In recent years stollen has become as much a feature of Christmas as figgy pudding. But nowhere do they celebrate the festive cake as seriously as in Dresden where each year there is a giant stollen parade through the city. Words by Irene Caswell.
Food plays just as important a part of Christmas today as the custom of gift-giving. While the UK has traditionally celebrated with figgy pudding, we Brits are not averse to adopting food from around the world and making them our own. The German stollen is now a familiar sweet treat at festive markets and on the supermarket shelves, from a mini ‘all-mine’ size to a family plenty-for-all version. Incredibly, around 4,000,000 Dresdner Christstollen© were sold in Germany in 2017.
In Dresden, master bakers go so far as to produce a giant stollen – last year weighing around 2,980 kilograms – which is caried through the streets at the annual Stollenfest or Stollen Parade, along the Dresden Zwinger, past the Semper Opera House, the Hofkirche and the Frauenkirche (Church of our Lady) where Bach gave the very first Christmas organ concert in 1736. On safe arrival at the church it is cut into pieces and offered to the 60,000 or so visitors in aid of a good cause.
Roughly 400 stollen trays, each weighing 8 kilograms, are assembled together to create the giant stollen. Once called “Striezel” the bread-like cake, gave its name to one of Germany’s oldest Christmas Market, Dresden’s Striezelmarkt founded in 1434. The Stollenfest marks the official opening of the market which runs throughout advent until Christmas Eve.
History of the Stollen
Stollen was originally a food eaten during mediaeval fasting and Dresden Christstollen© is first recorded in 1474 on a bill at a Christian hospital called St. Bartholomew’s. In the middle Ages the Catholic Church precluded festive pleasures, including eating butter and milk, and the stollen was made using only flour, yeast and water. A reversal of the ban on butter by the Saxons, who have always enjoyed life’s little pleasures, meant the bakers could reform the stollen, using richer ingredients. A piece of interesting trivia, it was Prince Ernst, Elector of Saxony, and his brother Albrecht who appealed to Pope Innocent VIII to revoke the ban on butter. The Holy Father granted their wish with a Butterbrief, or butter missive, dispatched to Dresden in 1491. The Dresdner stolen carries a seal, awarded to only 125 bakeries and confectioners in the Dresden area, as a mark of authenticity. The giant stolen is made using around 500,000 raisins, 450 kilograms of butter, almost 800 kilograms of flour and 250 kilograms sugar.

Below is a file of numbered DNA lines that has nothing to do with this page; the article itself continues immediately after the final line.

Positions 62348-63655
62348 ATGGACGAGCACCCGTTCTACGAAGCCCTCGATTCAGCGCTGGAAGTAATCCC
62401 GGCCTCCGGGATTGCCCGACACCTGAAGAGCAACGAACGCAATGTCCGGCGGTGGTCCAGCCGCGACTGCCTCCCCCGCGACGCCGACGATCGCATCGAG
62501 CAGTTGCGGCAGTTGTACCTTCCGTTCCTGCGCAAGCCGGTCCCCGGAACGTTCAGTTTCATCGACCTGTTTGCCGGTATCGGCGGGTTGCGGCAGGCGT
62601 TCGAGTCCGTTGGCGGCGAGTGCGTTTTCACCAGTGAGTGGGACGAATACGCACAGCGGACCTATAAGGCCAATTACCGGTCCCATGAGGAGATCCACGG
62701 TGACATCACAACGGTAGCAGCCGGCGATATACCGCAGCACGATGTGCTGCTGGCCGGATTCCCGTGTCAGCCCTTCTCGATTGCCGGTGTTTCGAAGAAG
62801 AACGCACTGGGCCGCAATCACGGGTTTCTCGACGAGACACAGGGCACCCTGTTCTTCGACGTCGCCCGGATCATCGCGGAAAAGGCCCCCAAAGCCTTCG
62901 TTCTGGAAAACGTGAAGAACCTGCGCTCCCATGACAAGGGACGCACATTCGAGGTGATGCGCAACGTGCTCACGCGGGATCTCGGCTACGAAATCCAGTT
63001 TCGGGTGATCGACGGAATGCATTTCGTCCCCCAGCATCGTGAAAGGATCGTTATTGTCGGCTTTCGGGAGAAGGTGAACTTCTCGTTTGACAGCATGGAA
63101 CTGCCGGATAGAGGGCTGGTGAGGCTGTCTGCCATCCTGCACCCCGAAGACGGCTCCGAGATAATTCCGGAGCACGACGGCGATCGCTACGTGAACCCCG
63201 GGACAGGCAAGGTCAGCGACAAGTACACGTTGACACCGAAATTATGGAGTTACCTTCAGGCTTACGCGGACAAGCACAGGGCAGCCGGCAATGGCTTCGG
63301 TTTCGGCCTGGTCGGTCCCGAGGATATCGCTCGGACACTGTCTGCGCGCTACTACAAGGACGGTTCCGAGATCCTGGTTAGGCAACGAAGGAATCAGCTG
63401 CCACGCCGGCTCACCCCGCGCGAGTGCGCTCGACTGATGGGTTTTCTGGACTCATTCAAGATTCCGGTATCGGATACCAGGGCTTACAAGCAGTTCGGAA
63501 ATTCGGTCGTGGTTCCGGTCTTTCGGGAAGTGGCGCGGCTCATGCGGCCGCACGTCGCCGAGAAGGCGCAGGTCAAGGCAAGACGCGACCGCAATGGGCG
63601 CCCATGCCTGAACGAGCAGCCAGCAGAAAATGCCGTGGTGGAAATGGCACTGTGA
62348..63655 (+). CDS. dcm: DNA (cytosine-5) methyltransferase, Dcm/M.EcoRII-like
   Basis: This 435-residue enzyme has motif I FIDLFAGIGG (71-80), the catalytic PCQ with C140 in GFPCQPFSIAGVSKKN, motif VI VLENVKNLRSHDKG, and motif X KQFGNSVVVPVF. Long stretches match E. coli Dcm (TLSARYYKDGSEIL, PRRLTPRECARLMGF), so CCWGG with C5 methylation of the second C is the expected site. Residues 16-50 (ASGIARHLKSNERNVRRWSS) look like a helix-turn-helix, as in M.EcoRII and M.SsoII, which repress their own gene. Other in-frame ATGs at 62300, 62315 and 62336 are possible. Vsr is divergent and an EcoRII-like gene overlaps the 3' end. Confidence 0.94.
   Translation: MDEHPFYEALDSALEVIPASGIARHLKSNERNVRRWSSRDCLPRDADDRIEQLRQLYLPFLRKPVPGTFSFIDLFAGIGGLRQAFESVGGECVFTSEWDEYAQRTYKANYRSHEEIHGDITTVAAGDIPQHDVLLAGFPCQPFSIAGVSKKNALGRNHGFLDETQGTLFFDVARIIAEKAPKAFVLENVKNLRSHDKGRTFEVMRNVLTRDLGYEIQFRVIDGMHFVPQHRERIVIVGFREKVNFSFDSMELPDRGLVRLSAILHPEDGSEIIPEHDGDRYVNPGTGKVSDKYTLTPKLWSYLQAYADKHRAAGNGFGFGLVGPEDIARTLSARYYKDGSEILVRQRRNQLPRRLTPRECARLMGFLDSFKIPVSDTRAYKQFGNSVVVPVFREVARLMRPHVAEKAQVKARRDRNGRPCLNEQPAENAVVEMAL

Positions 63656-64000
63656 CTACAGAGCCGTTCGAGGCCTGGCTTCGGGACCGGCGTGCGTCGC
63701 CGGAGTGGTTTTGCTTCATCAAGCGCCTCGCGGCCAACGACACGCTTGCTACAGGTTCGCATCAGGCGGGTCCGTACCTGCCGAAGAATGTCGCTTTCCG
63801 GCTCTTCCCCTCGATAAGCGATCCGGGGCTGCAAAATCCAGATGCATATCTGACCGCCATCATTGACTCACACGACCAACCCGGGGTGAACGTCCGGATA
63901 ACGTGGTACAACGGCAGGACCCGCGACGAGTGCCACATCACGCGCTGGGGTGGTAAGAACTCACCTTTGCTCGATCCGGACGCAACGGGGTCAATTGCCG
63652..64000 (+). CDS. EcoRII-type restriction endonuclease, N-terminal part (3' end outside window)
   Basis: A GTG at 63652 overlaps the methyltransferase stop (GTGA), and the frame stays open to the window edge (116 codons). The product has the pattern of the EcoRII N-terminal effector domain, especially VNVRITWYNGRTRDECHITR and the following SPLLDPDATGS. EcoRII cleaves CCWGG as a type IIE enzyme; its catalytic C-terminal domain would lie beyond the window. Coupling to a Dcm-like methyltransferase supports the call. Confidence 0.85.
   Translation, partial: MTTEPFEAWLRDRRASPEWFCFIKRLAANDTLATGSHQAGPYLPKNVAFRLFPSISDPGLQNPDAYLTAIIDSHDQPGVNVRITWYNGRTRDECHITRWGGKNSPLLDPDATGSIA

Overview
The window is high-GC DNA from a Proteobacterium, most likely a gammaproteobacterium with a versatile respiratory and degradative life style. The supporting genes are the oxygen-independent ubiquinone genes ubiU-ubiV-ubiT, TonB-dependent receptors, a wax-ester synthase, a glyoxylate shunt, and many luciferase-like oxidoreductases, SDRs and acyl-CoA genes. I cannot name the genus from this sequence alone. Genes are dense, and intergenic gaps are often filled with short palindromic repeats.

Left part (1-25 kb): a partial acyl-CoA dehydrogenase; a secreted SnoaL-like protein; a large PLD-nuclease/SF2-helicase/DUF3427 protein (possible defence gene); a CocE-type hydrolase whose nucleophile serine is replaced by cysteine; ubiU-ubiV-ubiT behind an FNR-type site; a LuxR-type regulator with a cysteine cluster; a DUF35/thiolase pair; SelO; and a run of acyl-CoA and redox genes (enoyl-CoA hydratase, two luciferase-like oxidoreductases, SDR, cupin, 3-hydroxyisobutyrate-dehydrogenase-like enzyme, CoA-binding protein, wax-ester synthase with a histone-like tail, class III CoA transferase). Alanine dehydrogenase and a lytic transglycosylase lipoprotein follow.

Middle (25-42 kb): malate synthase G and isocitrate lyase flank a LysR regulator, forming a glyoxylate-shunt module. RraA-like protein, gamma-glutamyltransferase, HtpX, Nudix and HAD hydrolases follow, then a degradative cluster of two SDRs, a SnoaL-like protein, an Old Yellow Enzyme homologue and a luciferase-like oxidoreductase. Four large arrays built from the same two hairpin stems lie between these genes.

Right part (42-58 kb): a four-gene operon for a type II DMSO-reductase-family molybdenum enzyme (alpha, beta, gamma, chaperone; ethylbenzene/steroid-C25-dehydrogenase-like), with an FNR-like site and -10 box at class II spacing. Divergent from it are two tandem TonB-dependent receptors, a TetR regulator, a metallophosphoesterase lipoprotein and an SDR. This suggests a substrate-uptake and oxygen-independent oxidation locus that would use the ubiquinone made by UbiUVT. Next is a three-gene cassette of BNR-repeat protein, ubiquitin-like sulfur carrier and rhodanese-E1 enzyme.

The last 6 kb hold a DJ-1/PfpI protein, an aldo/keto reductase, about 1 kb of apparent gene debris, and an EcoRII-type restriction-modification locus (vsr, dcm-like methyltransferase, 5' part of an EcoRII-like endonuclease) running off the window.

A Royal Treat
The Dresden Stollen’s reputation grew through royal approval from 1560 and the city’s bakers traditionally presented their sovereign with one or two festive stollen at Christmas. In 1730, a stollen for Augustus the Strong, probably Saxony’s most famous elector and on military campaign, called on 100 bakers and their journeymen to combine 3,600 eggs, 326 churns of milk and 20 hundredweight of flour to produce a giant stollen weighing around 1.8 tons. Untypically, this oversized stollen was baked with eggs, and in June. The concept of the Dresden Christenstollen© was born. Today it is transported on a horse drawn carriage through the city.
The Dresdner Stollenfest or Stollen Parade
This is the pre-Christmas highlight of the Saxon capital which began in 1994 and attracts visitors from all over the world. The procession begins at the Hotel Taschenbergpalais and continues past many beautiful sights of the Saxon capital while leading towards the Striezelmarkt. The Dresdner Stollenmädchen, the bakers and pastry makers of the Stollen Association, marching bands, actors in historical costumes, regiments of soldiers and other participants form a colourful parade, cheered on by thousands of spectators along the route. The Stollenfest is not simply a day of fun but also a serious endeavour to preserve the craft and tradition of the bakers and pastry makers of Saxony. Be sure to visit the Showroom Bakery at the Striezelmarkt to watch the famous pastry being made.
The Dresdner Christstollen© recipe is very specific. The heavy yeast dough is made with milk and enriched with raisins, butter, sweet and bitter almonds, as well as candied orange and lemon peel. To feature the Dresden Christollen© seal bakers must use only the spices and spirits listed in the Stollen Association’s recipe ingredients. Any addition of margarine or artificial preservatives and flavours is not allowed. However, each stollen is unique as variations on the amount of raisins or spices is down to the master baker. Some bakers butter the stollen twice after baking to give an extra glaze and richness. Some stollen bakers offer hands-on tours and workshops behind the scenes where guests can make and bake their own stollen, with a little professional help, naturally.
Can’t make it to Dresden, read our guide to 15 Christmas markets in Europe and the UK.
When to visit Dresden
The stollen season lasts 60 days and traditionally starts on 1 November and ends on 31 December. The Dresden Striezelmarkt runs from 28 November to the 24 December 2018 daily from 10 am until 9 pm. The parade of the giant Stollen will take place on 8 December.
On the Advent weekends at the end of November and in December hotels prices are very high so it is a good idea to visit midweek. You can book tickets through our Hotel Booking Portal.
For more information on Dresden and its Striezelmarkt